Talking to a hastily assembled group of reporters at the Reginald F. Lewis Museum to announce her replacement choice to be the next police commissioner, Mayor Catherine Pugh defended the way she picked a leader for the department.
“Please take some notes,” the mayor instructed the news media on Tuesday, “so you can understand what the process was, because people seem to think this was an entirely closed process, and it was not.”
Pugh quickly named New Orleans Police Superintendent Michael Harrison on Tuesday to replace him, then sought to address concerns expressed by City Council members, advocacy groups and citizens over how she arrived at the choice of Fitzgerald. Such critics said they had not had enough opportunity for input, time with Fitzgerald or information about his background. At a City Hall hearing Saturday on his nomination, machine operator William Washington urged the council to reset the process of finding a commissioner.
“Start a process where public input plays a role so the community has buy-in, has a stake,” Washington said.
Pugh said Tuesday, as she had previously told The Baltimore Sun, that she asked the nonprofit Police Executive Research Forum for advice on finding a candidate after her previous choice resigned in May.
That month, Pugh traveled to a conference organized by PERF and began meeting with potential candidates and advisers. She previously said she also consulted the National Organization of Black Law Enforcement Executives.
“I am not an expert in policing, so I thought it was important to get the advice of police chiefs around the nation,” Pugh said.
Chuck Wexler, executive director of the Police Executive Research Forum, said many cities are challenged with trying to find qualified candidates who might not want to risk leaving their current jobs, while at the same time providing transparency and community input during a search process.
“It’s a difficult balancing act,” Wexler said. Of Fitzgerald’s selection and vetting, he said, “you had a backlash where the public feel they hadn’t been informed.”
While Pugh sought advice from policing experts around the country, she did not share it or other information about her process up front, and a list of candidates for the job was closely guarded.
The mayor ultimately agreed in December to describe the path she took to The Sun after sources familiar with it shared key details. By then, Pugh’s announcement of Fitzgerald had had several weeks of a bumpy rollout.
After a seven-month period before Pugh named Fitzgerald, she took just 24 hours before she announced Harrison as her new nominee.
And, despite Pugh’s defense of the process to pick Fitzgerald, that wasn’t the only difference.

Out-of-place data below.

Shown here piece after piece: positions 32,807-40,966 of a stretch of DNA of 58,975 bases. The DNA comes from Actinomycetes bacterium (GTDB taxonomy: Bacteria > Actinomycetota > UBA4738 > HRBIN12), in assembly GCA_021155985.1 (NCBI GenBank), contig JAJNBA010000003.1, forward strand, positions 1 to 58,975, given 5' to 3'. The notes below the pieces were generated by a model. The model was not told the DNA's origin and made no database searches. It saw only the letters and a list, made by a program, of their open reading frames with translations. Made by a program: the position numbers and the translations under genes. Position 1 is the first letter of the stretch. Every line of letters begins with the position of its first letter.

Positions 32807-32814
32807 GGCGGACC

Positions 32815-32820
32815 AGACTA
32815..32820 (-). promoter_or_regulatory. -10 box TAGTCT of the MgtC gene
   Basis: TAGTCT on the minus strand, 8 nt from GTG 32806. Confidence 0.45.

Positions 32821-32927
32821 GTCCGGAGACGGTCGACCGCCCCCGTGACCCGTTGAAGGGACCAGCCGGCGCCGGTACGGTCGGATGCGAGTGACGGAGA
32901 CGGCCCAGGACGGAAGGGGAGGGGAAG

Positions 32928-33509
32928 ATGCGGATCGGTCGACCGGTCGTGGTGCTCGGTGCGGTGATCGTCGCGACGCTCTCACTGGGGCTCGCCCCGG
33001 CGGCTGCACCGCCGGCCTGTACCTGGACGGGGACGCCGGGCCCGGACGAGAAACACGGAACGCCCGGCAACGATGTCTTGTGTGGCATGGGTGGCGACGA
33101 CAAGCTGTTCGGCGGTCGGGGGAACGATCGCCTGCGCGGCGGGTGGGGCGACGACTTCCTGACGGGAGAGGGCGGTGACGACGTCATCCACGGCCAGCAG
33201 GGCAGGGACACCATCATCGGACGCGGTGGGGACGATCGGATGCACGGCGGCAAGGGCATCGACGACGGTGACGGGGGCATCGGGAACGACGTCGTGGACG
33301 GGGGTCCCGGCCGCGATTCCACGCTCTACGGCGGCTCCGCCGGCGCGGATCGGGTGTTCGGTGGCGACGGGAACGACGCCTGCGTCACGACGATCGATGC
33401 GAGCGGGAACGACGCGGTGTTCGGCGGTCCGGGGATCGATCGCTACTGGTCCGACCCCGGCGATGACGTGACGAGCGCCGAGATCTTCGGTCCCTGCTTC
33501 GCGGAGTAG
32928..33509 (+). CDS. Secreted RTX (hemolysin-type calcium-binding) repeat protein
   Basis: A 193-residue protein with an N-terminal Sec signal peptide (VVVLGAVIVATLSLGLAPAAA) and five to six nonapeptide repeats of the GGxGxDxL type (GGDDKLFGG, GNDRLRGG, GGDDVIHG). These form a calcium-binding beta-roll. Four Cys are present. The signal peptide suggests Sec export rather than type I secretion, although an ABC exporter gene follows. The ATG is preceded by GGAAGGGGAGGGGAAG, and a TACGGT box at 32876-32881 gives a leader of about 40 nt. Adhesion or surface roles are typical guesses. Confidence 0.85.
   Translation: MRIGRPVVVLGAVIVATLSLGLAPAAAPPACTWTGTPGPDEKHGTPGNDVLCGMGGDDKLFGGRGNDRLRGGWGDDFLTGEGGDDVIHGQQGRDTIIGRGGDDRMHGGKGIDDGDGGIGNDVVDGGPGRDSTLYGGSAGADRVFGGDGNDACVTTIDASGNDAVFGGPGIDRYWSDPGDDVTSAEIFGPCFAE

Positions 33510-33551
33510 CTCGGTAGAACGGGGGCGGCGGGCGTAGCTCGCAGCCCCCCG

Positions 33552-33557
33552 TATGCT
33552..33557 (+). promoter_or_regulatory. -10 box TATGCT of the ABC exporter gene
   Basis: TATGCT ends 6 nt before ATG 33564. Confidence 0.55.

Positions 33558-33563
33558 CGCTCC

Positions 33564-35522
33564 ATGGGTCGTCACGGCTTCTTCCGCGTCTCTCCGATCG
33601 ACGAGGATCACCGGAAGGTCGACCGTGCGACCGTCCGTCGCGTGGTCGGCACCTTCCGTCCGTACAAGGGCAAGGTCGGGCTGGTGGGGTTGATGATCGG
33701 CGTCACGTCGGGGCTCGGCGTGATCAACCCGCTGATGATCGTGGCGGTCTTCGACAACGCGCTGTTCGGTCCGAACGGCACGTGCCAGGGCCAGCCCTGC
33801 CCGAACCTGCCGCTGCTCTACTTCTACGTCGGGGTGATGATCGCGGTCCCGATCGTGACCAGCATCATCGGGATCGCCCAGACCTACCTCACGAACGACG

The mayor’s office said it would make more effort to get community buy-in ahead of a confirmation vote on Harrison by the City Council, including holding off on formally nominating Harrison until next month, following a series of community meetings in which he would have a chance to get to know Baltimore better.
Pugh’s office also immediately released a version of Harrison’s resume — a document Fitzgerald had initially chosen to withhold from the public.
The secrecy surrounding Fitzgerald’s selection and his decision to remain in Fort Worth until winning confirmation damaged his chances of getting the Baltimore job. He faced opposition from council members who sought access to more information about his background and wanted their constituents to have an opportunity to meet him before they voted.
At the council hearing Saturday, members of the public assailed the still largely unknown Fitzgerald, with only one person standing up to praise him. The NAACP Legal Defense Fund, a civil rights organization, issued a letter during the hearing calling for Pugh to withdraw Fitzgerald.
“City residents can and should offer valuable insight on what they are looking for in a commissioner,” the group wrote. “Unfortunately, Mayor Pugh did not present a list of finalists to the public.”
After the hearing, key council members said it didn’t appear Fitzgerald had enough votes to get a favorable committee recommendation.
With his son’s medical problems, Fitzgerald was unable to come to Baltimore to offer his rebuttal to the public’s criticism.
Council President Bernard C. “Jack” Young, who stood next to Pugh as she spoke Tuesday at the museum, said later that the focus on the route to naming Fitzgerald had been misplaced.
“The process was, it’s the mayor’s choice to nominate somebody,” he said.
Still, Young’s office issued a letter calling for extensive background information on Harrison to be shared with council members. City Solicitor Andre Davis said council members would be satisfied with what is turned over.
Baltimore Sun reporter Jessica Anderson contributed to this article.